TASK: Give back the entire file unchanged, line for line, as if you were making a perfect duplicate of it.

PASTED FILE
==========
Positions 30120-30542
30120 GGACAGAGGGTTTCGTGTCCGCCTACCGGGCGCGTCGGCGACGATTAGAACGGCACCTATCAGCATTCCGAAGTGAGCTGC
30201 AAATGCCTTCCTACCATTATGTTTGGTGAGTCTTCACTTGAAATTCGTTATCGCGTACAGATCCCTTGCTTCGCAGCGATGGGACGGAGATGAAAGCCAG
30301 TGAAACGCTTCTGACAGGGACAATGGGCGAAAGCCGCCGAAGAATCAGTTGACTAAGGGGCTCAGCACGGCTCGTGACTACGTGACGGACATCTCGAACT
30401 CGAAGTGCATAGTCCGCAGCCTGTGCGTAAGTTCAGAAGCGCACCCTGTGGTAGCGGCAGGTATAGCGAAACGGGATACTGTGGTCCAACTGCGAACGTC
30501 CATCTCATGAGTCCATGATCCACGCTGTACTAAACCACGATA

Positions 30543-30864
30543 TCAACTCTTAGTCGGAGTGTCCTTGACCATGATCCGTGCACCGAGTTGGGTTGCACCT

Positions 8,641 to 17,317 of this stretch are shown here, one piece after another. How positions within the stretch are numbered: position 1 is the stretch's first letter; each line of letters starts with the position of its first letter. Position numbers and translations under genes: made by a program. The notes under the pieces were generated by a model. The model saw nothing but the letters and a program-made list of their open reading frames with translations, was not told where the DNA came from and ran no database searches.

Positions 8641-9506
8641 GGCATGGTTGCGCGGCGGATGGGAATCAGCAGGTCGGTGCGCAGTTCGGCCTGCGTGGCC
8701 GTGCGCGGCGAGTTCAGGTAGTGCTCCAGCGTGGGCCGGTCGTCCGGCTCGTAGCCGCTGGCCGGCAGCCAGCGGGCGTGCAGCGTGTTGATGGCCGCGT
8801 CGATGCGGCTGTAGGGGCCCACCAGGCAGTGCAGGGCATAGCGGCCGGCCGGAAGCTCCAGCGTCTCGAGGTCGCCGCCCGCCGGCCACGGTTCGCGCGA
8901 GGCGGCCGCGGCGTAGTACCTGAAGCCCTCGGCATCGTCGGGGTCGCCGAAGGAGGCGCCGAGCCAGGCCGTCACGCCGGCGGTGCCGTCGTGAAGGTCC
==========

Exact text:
Positions 30120-30542
30120 GGACAGAGGGTTTCGTGTCCGCCTACCGGGCGCGTCGGCGACGATTAGAACGGCACCTATCAGCATTCCGAAGTGAGCTGC
30201 AAATGCCTTCCTACCATTATGTTTGGTGAGTCTTCACTTGAAATTCGTTATCGCGTACAGATCCCTTGCTTCGCAGCGATGGGACGGAGATGAAAGCCAG
30301 TGAAACGCTTCTGACAGGGACAATGGGCGAAAGCCGCCGAAGAATCAGTTGACTAAGGGGCTCAGCACGGCTCGTGACTACGTGACGGACATCTCGAACT
30401 CGAAGTGCATAGTCCGCAGCCTGTGCGTAAGTTCAGAAGCGCACCCTGTGGTAGCGGCAGGTATAGCGAAACGGGATACTGTGGTCCAACTGCGAACGTC
30501 CATCTCATGAGTCCATGATCCACGCTGTACTAAACCACGATA

Positions 30543-30864
30543 TCAACTCTTAGTCGGAGTGTCCTTGACCATGATCCGTGCACCGAGTTGGGTTGCACCT

Positions 8,641 to 17,317 of this stretch are shown here, one piece after another. How positions within the stretch are numbered: position 1 is the stretch's first letter; each line of letters starts with the position of its first letter. Position numbers and translations under genes: made by a program. The notes under the pieces were generated by a model. The model saw nothing but the letters and a program-made list of their open reading frames with translations, was not told where the DNA came from and ran no database searches.

Positions 8641-9506
8641 GGCATGGTTGCGCGGCGGATGGGAATCAGCAGGTCGGTGCGCAGTTCGGCCTGCGTGGCC
8701 GTGCGCGGCGAGTTCAGGTAGTGCTCCAGCGTGGGCCGGTCGTCCGGCTCGTAGCCGCTGGCCGGCAGCCAGCGGGCGTGCAGCGTGTTGATGGCCGCGT
8801 CGATGCGGCTGTAGGGGCCCACCAGGCAGTGCAGGGCATAGCGGCCGGCCGGAAGCTCCAGCGTCTCGAGGTCGCCGCCCGCCGGCCACGGTTCGCGCGA
8901 GGCGGCCGCGGCGTAGTACCTGAAGCCCTCGGCATCGTCGGGGTCGCCGAAGGAGGCGCCGAGCCAGGCCGTCACGCCGGCGGTGCCGTCGTGAAGGTCC